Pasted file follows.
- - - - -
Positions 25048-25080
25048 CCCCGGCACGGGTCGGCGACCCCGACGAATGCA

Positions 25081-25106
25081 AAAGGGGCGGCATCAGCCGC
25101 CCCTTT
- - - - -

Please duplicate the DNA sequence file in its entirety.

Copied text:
Positions 25048-25080
25048 CCCCGGCACGGGTCGGCGACCCCGACGAATGCA

Positions 25081-25106
25081 AAAGGGGCGGCATCAGCCGC
25101 CCCTTT